Pekka Pesonen, Secretary General, Copa and Cogeca: “Agriculture and forestry are sharply exposed to the effects of climate change, and the fight against climate change cannot be successful without involving these sectors. EU farmers and forest owners are ready to act, but we also need support from the EU. We expect the new Commission to commit to developing incentives for carbon farming methodologies based on robust soil data. It is important that farmers can use technologies that have been proven safe by authorities and are used in other parts of the world. Copa-Cogeca would welcome a boost to Europe’s high-quality food standards worldwide via trade agreements. We cannot commit ourselves to low carbon footprint standards when at the same time we import food with much higher carbon footprint from third countries.”
Juha Marttila, Chairman, Central Union of Agriculture Producers and Forest Owners, Finland (MTK): “MTK has launched the Climate Program in which greenhouse gas emissions must be ambitiously cut and carbon sequestration in vegetation and soil must be systematically improved. Land-using sectors, the growth of forests and field crops and carbon sequestration in the soil and transformation into bioeconomy will play a crucial role, which cannot be ignored. In order to speed up the change we need to have incentives for carbon sequestration from the carbon markets and to verify the carbon sinks and storages we need to improve the measurement and the calculation models of carbon absorption.”
Niels Peter Noerring, Climate Director, The Danish Agriculture & Food Council: “With the political ambition of Europe becoming the world’s first climate-neutral continent a proper holistic approach must be designed. Agricultural emissions result from natural processes. The agriculture sector has already come a long way in terms of reducing emissions, but we need new technologies to store even more carbon and essentially pull carbon out of the atmosphere, for instance pyrolytic processes that store carbon in bio-char etc. In this context the special role of agriculture in providing food when implementing the Paris agreement must be recognised. The future does not lie in decreasing productivity and shifting production as well as our climate impacts to third countries. Europe has to lead the transition towards a more sustainable and efficient food production. Farmers cannot deliver alone but we need the support from the EU and its member states”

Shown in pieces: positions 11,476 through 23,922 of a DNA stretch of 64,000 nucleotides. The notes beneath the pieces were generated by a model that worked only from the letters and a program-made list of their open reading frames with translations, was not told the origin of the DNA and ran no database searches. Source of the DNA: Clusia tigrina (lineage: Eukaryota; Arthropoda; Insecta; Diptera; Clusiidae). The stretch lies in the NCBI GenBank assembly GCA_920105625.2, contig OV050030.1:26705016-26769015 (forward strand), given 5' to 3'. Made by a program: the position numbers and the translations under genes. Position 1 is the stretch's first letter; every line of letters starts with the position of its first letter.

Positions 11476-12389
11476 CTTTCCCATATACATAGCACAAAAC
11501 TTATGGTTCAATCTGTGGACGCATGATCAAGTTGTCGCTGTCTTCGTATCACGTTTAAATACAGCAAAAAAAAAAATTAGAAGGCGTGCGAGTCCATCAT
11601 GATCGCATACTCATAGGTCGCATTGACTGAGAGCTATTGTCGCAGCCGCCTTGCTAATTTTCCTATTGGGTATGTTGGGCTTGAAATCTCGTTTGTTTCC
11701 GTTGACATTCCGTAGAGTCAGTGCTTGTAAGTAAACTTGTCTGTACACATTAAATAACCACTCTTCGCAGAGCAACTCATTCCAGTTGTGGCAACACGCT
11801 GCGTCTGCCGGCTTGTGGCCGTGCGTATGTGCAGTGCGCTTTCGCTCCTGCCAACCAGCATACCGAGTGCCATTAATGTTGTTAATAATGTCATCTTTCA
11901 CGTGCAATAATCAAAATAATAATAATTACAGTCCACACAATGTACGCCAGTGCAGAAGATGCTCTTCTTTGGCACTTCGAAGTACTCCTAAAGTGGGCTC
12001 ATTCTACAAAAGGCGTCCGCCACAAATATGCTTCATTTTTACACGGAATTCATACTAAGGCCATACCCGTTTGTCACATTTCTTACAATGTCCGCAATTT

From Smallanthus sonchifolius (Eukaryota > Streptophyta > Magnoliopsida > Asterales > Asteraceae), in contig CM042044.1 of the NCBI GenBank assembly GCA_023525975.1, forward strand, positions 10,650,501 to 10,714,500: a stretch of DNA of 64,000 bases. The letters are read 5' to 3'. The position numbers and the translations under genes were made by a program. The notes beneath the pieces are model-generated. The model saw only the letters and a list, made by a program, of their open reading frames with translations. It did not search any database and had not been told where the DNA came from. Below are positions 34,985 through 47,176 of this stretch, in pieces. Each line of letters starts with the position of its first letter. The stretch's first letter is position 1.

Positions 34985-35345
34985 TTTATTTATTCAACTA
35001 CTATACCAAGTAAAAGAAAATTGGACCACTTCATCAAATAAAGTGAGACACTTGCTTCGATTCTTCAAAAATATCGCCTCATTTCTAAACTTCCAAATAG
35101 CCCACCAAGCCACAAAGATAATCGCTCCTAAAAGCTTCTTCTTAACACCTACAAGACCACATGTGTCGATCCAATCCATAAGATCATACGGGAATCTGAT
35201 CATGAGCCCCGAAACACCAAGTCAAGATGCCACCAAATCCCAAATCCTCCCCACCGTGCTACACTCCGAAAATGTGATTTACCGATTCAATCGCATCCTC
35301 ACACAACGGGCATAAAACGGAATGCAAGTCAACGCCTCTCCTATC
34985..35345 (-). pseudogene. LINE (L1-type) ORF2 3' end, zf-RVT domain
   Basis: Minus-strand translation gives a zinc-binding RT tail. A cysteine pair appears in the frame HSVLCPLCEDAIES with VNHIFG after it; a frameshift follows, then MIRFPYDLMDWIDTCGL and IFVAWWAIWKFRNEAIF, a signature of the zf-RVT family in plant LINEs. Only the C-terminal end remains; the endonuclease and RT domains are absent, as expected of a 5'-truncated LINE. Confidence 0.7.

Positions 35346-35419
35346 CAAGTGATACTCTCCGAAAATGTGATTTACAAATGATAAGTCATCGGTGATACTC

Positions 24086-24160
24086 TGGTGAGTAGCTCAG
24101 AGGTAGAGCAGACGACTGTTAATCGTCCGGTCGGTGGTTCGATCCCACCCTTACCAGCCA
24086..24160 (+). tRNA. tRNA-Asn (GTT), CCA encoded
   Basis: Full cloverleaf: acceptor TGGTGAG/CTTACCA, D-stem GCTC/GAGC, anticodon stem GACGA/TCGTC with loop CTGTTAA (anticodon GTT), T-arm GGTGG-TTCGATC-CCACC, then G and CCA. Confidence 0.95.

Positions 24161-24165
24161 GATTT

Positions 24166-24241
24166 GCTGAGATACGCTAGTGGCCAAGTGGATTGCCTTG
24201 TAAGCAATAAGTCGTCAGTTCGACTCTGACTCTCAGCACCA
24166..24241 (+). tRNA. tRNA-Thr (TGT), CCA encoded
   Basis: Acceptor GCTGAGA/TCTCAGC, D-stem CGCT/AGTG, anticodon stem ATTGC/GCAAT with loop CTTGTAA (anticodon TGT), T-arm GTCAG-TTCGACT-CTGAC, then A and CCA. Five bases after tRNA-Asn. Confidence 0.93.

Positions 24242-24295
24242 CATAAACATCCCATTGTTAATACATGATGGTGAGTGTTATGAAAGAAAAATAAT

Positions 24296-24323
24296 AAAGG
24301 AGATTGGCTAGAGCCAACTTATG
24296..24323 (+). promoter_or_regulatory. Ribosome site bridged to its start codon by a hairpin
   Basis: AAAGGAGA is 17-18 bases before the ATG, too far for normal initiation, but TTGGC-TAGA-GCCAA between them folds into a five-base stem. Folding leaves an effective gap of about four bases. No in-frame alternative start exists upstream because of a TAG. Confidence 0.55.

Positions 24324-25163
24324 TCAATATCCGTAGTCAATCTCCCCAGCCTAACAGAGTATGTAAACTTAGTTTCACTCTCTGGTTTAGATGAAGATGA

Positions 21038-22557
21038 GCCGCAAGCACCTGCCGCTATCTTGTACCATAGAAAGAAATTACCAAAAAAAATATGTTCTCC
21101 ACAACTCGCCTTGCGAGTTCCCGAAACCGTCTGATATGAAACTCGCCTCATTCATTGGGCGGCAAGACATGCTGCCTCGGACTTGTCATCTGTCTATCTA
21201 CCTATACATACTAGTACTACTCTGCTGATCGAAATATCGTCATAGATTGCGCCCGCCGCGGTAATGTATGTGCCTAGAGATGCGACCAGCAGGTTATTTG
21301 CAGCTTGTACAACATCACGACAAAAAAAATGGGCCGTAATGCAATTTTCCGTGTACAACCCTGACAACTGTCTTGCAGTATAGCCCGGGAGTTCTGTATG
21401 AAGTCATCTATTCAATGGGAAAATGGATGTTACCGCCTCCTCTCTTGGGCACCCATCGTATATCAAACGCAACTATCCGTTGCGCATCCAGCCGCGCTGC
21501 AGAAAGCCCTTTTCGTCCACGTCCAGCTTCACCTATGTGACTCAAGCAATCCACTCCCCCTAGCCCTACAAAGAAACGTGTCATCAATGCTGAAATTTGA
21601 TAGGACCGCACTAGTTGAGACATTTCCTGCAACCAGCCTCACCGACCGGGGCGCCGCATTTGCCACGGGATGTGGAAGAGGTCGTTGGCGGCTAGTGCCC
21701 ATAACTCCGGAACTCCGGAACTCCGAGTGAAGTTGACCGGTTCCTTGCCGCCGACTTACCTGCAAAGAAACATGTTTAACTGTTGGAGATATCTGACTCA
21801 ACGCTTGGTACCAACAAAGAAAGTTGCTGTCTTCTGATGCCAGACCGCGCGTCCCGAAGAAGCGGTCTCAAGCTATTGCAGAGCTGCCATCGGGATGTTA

Lauri Lehtonen, SVP Innovations, Biomaterials, Stora Enso: “The world needs a new approach on materials! Bio-based materials can in many cases provide for low-carbon substitution alternatives for many traditional carbon intensive materials. Our current products for example have an estimated substitution potential of about 20 million tons of avoided CO2 emissions. We continuously develop new solutions not only for our current customers but also for industries and customers beyond the traditional space of applications and markets. Policies promoting material substitution by targeting change in consumer behavior will be the fastest way to significantly impact the speed of adaptation of these new products and technologies and help achieve climate neutrality.”